All 34 residents of Glen Arbor are still unable to move back after the building experienced its third sprinkler system break on Feb. 3. (Monica Lamb-Yorski photo - Williams Lake Tribune)

Glen Arbor residents still evacuated after most recent sprinkler system failure

City’s building inspector said the damage this time around is ‘fairly’ extensive

Residents living in Williams Lake’s Glen Arbor have not been able to move back since the attic sprinkler system burst a week ago Monday for the third time in less than two years.

Residents were forced out the first time in December 2018, the second time on Sunday, Jan. 19 and then just recently on Monday, Feb. 3.

Read more: Ruptured sprinkler system forces Glen Arbor residents to evacuate for the third time

The City’s chief building inspector Gary Deane told the Tribune Tuesday the damage is extensive.

“It is more extensive than the last two times, even the original break. The one last year affected the one wing, this time there have been two separate breaks that affected the other wing, the central portion and some of the other wing that was repaired last year.”

Deane said they had the first meeting yesterday with the insurance adjusters and some contractors to see what can be done, but it is too early in the process to give a timeline as to when people can move back in.

“I think the insurance company is planning on bringing a sprinkler engineer in the near future just to assess the whole system to see why there have been failures. It’s concerning we’ve got a system that’s been serviced for 16 years and hasn’t had any problems or issues and then we have three breaks in less than two years.”

The insurance companies, he added, are not going to ‘guess and try and patch things together.’

Mayor Walt Cobb is the chair of the Glen Arbor board and said Tuesday he is frustrated, even joked it was time to find a new chairman.

Cobb said he has another meeting Tuesday to determine if the main part of the building can be repaired first so that tenants whose suites do not have water issues can move back in sooner than later.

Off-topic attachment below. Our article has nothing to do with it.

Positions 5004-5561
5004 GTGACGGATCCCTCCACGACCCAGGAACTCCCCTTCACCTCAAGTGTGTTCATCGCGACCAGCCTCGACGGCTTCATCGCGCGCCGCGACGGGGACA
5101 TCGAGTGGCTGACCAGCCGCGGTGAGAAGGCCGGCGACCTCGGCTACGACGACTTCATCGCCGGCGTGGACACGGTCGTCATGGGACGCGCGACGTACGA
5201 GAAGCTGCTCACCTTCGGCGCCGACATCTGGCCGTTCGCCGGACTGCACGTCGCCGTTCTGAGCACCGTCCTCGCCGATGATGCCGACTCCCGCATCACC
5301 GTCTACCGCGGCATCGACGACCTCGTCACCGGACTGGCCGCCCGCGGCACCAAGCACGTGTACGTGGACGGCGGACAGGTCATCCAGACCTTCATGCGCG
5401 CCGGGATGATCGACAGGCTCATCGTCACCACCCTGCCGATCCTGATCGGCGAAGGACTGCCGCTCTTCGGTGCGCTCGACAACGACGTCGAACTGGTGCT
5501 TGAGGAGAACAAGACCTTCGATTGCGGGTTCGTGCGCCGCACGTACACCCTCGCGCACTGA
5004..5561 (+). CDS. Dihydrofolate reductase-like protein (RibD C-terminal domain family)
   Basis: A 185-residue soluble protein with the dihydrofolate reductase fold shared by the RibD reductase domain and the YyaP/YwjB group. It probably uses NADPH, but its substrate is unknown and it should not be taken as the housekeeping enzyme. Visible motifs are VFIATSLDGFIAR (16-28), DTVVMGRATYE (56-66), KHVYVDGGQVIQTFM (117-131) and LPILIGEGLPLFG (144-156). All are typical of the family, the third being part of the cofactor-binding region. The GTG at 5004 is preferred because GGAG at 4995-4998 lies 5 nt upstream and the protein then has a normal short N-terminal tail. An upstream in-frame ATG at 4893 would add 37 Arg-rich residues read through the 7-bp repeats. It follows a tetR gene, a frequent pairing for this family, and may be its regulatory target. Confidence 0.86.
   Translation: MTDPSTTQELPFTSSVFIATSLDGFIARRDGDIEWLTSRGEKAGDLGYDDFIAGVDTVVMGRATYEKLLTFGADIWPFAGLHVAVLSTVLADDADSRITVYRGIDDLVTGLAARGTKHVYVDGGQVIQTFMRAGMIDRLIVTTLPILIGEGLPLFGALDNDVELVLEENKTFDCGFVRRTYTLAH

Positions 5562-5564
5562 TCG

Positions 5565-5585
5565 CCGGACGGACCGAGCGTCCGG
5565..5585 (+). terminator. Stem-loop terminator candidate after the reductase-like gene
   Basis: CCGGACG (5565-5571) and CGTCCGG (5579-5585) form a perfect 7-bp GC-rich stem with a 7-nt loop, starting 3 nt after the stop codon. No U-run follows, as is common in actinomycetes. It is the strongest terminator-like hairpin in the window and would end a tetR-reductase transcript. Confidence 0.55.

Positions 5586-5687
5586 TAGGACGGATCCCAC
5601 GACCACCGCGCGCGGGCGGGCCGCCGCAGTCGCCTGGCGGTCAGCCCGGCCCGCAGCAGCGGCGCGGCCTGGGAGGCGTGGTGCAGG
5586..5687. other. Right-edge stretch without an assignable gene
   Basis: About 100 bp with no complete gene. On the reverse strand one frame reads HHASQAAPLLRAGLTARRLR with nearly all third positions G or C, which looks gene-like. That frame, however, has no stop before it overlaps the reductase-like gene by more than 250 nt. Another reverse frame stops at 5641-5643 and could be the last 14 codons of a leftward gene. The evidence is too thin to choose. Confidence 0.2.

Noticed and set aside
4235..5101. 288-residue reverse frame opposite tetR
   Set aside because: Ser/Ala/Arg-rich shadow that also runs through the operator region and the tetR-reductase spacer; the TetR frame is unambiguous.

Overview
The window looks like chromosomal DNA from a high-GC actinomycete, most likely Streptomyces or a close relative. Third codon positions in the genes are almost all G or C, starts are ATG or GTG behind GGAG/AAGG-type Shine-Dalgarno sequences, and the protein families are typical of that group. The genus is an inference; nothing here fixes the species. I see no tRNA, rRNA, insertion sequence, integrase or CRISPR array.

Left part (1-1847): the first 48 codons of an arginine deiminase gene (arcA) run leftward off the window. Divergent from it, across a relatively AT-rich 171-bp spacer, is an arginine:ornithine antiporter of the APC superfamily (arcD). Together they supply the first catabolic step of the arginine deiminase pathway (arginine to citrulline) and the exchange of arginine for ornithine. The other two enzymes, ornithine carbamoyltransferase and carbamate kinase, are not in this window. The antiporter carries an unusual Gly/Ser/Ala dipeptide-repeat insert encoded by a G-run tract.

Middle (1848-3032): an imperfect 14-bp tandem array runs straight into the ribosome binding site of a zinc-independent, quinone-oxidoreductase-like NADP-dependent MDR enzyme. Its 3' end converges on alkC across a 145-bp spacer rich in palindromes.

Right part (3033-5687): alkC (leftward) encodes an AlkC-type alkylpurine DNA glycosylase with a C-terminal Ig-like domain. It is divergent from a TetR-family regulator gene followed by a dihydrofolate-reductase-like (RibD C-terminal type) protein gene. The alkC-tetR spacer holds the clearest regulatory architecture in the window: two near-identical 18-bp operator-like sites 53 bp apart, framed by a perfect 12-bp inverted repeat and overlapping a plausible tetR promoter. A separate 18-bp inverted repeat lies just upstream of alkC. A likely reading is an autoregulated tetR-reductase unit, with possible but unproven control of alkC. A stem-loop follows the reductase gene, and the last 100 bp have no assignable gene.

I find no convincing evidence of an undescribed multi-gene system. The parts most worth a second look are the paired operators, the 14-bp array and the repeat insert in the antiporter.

Most of the tenants are staying at the Sandman Hotel and Suites nearby with the exception of two or three people that are staying with families, Cobb confirmed.



news@wltribune.com

Like us on Facebook and follow us on Twitter

flooding

Get local stories you won't find anywhere else right to your inbox.
Sign up here

Just Posted

2020 BC Cowboy Hall of Fame inductee: Paul ‘Buck’ Mammel

Mammel honoured in categories of Working Cowboy and Ranching Pioneer

LETTER: ‘Bless their hearts’

I went shopping in Williams lake and I was beyond impressed

EDITORIAL: No time for April fools

As we adjust, cope, our community responds in different ways

2020 BC Cowboy Hall of Fame inductees: Bayliff family and Chilancoh Ranch

Historic ranch honoured in Ranching Pioneer and Century Ranch categories

‘Better days will return’: Queen Elizabeth delivers message amid COVID-19 pandemic

The Queen said crisis reminds her of her first address during World War II in 1940

Emergency aid portal opens Monday, cash could be in bank accounts by end of week: Trudeau

Emergency benefit will provide $2,000 a month for those who have lost their income due to COVID-19

Education, not enforcement: B.C. bylaw officers keeping a watch on physical distancing

A kind word, it turns out, has usually been all people need to hear

COVID-19: Hospitals remain safe for childbirth, say Vancouver Island care providers

North Island Hospital has been asked to share its perinatal COVID-19 response plan

B.C. VIEWS: Pandemic shows need for adequate care home staffing

Seniors in B.C. care homes face challenging times

QUIZ: How much do you know about hockey?

Take this test and find out how well you know Canada’s most popular winter sport

Researchers look at humidity as a weapon in the fight against airborne viruses

Regular hand washing, physical distancing and PPE for health care workers remains best line of defense

Most Read